En español | It's 3 p.m. You're hungry. If your next move typically involves a bag of chips — or anything sugary — it's officially time to mix it up. That's because while research shows that the vast majority of adults are daily snackers, those over 50 need to do so wisely. “As you get older you need fewer calories, so you want to make sure you get more nutrition per bite,” says Joan Salge Blake, nutrition professor at Boston University and host of the health and wellness podcast Spot On!
But you're not only after something low in calories. And it's OK if a single apple doesn't quite do it for you. Along with vitamins and minerals, an ideal snack should provide some carbs for quick energy along with fiber and protein to help sustain you until the next meal.
Here are five power-packed snacks that will help you satisfy cravings and give your body the fuel it needs.
These little seeds seem to be showing up everywhere, with good reason. For starters, they're a great source of fiber, which is all-important for keeping your GI tract working, says Salge Blake. Just 2 tablespoons pack 8 grams of fiber and 4 grams of protein; chia seeds are also a good source of minerals like calcium and iron as well as heart-healthy omega-3 fatty acids. To whip them into a great snack option, try an easy-to-make chia pudding: In a small glass bowl, whisk together 2 tablespoons chia seeds with 1/2 cup milk of your choice (if you use a nondairy milk, be sure to choose an unsweetened one). Allow to sit for two to three minutes, then whisk again. Cover and refrigerate for at least two hours and up to five days. When you're ready to eat, add fresh fruit, dried coconut, nut butter or any other toppings you'd like.
Savory yogurt bowl
People often assume that yogurt is a nutritious snack food. Unfortunately, most of the yogurt options in stores are heavily sweetened varieties, which means you may end up with more sugar than you'd expect from a healthy snack. Dannon Fruit on the Bottom lowfat blueberry flavor, for instance, has 21 grams of sugar per 5.3-ounce serving, 11 more grams than Dannon's plain lowfat yogurt. That's like adding almost 3 teaspoons of sugar into your bowl. Instead, start your yogurt snack with that plain yogurt, and go savory. Top it with chopped tomatoes and cucumbers or any other raw veggies you have on hand, and a sprinkle of an “everything” seasoning such as Trader Joe's Everything but the Bagel.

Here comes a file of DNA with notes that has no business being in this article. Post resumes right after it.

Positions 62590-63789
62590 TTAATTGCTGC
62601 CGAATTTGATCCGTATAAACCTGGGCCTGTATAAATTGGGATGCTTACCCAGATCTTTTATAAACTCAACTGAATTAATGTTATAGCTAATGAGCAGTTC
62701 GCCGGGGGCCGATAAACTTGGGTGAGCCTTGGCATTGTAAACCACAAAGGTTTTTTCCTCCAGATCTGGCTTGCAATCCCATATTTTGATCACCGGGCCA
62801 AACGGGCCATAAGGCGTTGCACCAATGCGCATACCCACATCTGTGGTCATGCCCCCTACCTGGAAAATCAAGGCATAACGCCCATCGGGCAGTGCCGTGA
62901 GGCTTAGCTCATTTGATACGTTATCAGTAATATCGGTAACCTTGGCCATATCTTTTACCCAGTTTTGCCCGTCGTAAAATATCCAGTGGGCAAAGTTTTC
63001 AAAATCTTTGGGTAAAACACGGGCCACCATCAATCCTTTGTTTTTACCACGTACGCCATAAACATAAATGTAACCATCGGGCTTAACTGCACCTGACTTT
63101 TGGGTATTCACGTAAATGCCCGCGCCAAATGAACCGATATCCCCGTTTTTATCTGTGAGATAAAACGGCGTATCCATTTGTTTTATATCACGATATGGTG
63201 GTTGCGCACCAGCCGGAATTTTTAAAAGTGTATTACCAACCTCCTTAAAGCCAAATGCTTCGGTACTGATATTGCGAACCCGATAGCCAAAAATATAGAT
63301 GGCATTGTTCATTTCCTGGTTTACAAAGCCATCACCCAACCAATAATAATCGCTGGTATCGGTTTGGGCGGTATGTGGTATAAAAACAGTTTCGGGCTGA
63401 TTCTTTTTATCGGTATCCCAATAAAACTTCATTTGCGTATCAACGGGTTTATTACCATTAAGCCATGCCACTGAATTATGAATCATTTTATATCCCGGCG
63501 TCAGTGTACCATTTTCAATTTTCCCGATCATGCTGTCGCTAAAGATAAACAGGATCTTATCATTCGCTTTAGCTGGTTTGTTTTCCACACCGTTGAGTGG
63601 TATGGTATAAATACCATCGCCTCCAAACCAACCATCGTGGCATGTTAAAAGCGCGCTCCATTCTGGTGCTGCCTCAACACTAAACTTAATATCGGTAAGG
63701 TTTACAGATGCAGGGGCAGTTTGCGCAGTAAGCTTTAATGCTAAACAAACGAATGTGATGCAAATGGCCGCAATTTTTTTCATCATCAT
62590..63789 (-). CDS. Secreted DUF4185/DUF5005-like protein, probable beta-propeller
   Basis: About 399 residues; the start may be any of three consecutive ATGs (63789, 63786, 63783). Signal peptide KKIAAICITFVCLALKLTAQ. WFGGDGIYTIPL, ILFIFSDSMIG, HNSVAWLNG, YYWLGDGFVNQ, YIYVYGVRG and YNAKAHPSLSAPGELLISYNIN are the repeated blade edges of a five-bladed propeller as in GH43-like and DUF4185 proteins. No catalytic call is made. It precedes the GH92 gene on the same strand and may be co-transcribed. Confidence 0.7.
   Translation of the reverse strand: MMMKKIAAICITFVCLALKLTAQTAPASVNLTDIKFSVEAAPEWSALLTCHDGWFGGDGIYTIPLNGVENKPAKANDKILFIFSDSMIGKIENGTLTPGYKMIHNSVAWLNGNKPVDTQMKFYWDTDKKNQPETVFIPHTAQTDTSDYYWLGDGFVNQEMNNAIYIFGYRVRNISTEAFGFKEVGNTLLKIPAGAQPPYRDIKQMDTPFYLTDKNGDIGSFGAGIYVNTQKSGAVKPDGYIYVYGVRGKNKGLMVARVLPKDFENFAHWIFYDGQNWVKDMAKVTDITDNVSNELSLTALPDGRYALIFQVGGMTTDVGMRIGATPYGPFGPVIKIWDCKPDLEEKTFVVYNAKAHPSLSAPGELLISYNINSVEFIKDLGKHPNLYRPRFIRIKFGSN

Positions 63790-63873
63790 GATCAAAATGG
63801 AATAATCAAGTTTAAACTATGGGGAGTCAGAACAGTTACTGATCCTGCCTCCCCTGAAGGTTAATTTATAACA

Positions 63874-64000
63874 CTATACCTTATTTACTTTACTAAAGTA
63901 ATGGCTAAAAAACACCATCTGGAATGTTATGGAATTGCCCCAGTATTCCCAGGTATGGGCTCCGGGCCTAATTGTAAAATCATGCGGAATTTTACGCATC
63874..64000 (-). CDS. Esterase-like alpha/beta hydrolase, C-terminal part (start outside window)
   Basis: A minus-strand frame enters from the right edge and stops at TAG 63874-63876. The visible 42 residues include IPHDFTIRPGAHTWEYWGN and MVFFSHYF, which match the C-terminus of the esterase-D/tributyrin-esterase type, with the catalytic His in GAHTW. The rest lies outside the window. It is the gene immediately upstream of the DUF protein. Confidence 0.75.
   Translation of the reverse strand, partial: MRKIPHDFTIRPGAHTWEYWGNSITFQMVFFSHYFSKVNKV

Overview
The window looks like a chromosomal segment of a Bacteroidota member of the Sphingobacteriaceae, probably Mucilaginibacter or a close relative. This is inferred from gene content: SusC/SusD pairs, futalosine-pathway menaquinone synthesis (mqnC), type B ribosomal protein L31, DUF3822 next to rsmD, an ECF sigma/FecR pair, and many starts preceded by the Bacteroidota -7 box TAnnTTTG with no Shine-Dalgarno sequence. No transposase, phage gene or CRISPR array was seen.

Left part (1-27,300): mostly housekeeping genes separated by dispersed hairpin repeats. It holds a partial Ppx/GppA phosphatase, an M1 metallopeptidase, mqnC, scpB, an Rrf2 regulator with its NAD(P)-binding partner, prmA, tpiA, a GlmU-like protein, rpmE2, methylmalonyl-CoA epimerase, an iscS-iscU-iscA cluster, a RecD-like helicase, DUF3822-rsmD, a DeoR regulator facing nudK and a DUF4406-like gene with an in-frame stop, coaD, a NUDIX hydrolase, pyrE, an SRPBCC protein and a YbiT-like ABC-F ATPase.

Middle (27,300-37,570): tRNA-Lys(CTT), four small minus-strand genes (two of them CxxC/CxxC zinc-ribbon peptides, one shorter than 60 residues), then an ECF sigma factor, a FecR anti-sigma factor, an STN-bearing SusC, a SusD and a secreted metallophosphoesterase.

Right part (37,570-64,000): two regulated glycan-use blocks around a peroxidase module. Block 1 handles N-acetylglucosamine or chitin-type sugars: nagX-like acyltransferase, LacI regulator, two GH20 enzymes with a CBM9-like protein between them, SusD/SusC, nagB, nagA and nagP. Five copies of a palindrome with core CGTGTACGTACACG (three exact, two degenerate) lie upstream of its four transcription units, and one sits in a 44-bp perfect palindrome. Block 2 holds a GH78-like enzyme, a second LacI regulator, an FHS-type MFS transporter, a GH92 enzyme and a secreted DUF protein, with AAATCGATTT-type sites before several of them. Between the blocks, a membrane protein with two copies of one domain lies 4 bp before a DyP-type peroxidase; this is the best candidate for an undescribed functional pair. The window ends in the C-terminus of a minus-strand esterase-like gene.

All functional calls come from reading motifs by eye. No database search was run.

Cottage cheese may not exactly be new to you. But using it to power a smoothie puts a completely fresh and delicious spin on this retro food. It also makes for a perfect snack. “It's a fantastic source of protein,” says Salge Blake. A half-cup serving has 85 calories, 11 grams of protein and 115 mg of bone-building calcium — around 10 percent of your daily need. Blend 1/2 cup cottage cheese with 1 cup unsweetened almond milk, 1/4 teaspoon vanilla extract, 1/4 cup frozen raspberries and 1/2 frozen banana.
Garbanzo beans, also known as chickpeas, are little nutrition powerhouses. They’re a great source of protein and fiber, and they also provide valuable minerals like folate, iron and potassium. Straight out of the can, though, they’re not exactly snack-worthy. Enter the new breed of crunchy chickpea snacks from brands like Biena and Bush’s Best. Available in savory and sweet flavors like barbecue, ranch and honey, they’re a nutrient-dense stand-in for your potato chips and kettle corn. For instance, a 1-ounce serving of sea salt chickpeas has around 110 calories, 6 grams of fiber and 6 grams of protein; a same-sized serving of potato chips has 160 calories, just 1 gram of fiber and 2 grams protein. Measure out a 1-ounce serving or buy in individual serving packets to eat as a standalone snack. Or sprinkle on top of a small salad or cup of soup.
You may have seen these young, green soybeans as an appetizer at sushi restaurants. They're also a good source of protein and fiber — 8 grams and 5 grams, respectively, per half cup — which makes them perfect for snack time, says Salge Blake. Plus, they're easy to prepare. Simply buy a bag of frozen edamame in the pod. Boil 1 pound of edamame in a pot of water for three to five minutes, or microwave with 1/4 cup water for one to five minutes. Sprinkle with a bit of salt and serve warm, or enjoy at room temperature or chilled later.
Rachel Meltzer Warren is a nutrition writer, educator and counselor.